XENIA — In answer to the question left hanging in my January column — obviously I am still here. At least for now.
Last month, December actually, I resigned from AIM Media. I was general manager and editor at The Madison Press, as well as your Rural Life Today editor. After I gave notice that I was retiring, the company asked me to stay on for the next few months to help train the reporter I hired part-time in November, Amanda Rockhold.
I agreed, so I will remain on — probably through June.
The 2018 forecasts and markets
In January I attended the first of the 2018 Ag Forecast meetings sponsored by The Ohio State University. At the meeting were who I consider “the big three” in Ohio agriculture: Dr. Ian Sheldon of Ohio State Extension, Ohio State grain expert Barry Ward and former Ohio State professor of agriculture economics Matt Roberts. All three speaking at the Circleville meeting.
That alone was a big draw, with nearly a hundred central Ohio farmers in attendance, as well as representatives of Pickaway County Extension, the Ohio Farm Bureau and others.
Once again, there was plenty of talk about the 2018 Farm Bill, grain prices, land rental prices and of course — China.
In fact, China was clearly front and center among the economic points made by the speakers and farmers in the audience.
It was pointed out that China was the number one importer of U.S. agriculture products, followed by Canada and Mexico. And as goes Chinese purchases, so too goes the health of Ohio and American farmers.
One point made by agriculture economist Roberts that I agree with is that the Chinese are savvy when it comes to opportune grain contracts. Roberts believes that China will buy less American (and Ohio primarily) soybeans in 2018 with stiff competition from Eastern Europe and South America.
For now, he thinks the Chinese will buy more from these countries and less than in the past from us. Maybe.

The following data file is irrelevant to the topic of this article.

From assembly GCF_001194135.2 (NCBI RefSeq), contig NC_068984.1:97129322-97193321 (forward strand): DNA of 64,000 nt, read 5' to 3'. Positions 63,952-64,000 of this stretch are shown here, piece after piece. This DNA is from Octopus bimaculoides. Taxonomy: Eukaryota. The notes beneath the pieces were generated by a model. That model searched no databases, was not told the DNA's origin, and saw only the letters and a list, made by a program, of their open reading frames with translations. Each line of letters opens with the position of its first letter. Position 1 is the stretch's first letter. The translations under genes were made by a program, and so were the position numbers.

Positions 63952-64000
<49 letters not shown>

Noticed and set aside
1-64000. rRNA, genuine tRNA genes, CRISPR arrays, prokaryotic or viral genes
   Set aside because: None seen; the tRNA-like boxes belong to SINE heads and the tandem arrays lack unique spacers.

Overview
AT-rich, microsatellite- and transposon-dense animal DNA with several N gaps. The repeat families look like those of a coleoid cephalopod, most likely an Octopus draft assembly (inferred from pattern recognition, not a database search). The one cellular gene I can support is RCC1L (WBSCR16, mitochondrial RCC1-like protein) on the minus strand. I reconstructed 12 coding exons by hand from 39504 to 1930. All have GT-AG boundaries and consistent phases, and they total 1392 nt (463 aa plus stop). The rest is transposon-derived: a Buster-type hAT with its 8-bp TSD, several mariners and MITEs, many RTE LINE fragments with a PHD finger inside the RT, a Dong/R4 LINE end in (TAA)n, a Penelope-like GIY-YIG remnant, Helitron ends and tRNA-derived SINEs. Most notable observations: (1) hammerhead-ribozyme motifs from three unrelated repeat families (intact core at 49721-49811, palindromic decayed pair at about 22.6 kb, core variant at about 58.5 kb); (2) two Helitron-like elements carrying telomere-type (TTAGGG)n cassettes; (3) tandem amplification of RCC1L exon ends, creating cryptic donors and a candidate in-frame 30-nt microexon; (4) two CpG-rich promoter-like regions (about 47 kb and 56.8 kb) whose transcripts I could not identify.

He also pointed out that this should turn around by this summer and the U.S. will start seeing more soybean contracts from the People’s Republic.
But unlike Roberts, I think this turnaround will result in actually boosting our soybean sales over the more than 1.2 billion bushels to China, estimated over each of the last two years.
But two years ago I traveled to China to see for myself how the Chinese used American and Ohio soybeans – mostly in their production of fish meal for their billions of fish raised in aquaculture facilities near Shanghai.
One comment that stuck with me was from one of the facility’s managers, who talked about the constant need for a supply of millions of bushels of soybeans to feed the hungry fish that feeds China. He said that while South American soybeans can be bought cheaper, it is the quality of the American-grown soybeans that they prefer.
They seek it out. And I suspect that will continue unless trade negotiations get to the point of tariffs and worse, an embargo. I don’t think those things are going to happen, so I am optimistic about 2018 being a great year for soybean growers.
Corn, profits and what will be planted
It looks as though 2018 will see an acceleration of the shift from corn to soybeans.
Roberts predicted that soybean acres will exceed corn acres by about 95 million acres for soybeans to 85 million acres for corn – a turnaround from just a few years ago.
Roberts also pointed out that making money with corn is going to be tough the next few years. Supply or “overhang” remains high compared to demand – there is hope.
He identified that ethanol production continues to rise. The Marion ethanol plant recently announced it is doubling its size and a new plant in Greenfield just opened.
And once again China is part of the discussion. Roberts pointed out that China is considering efforts to improve its air quality, and to do so it must lower its auto emissions – something we in the United Stated started working on years ago. And what is needed to help drop these emissions in a country where the auto industry is booming?
You guessed it – ethanol. And while Roberts predicted that China will likely produce its own ethanol, it will need corn and lots of it to produce this ethanol – far more corn than it can grow itself and a lot more than it is importing now.
So it is possible that corn exports to China may go the way of soybean exports there. That’s great news for the American corn grower.
We can only wait and see what happens with this possibility. And suspect it will be sooner than later.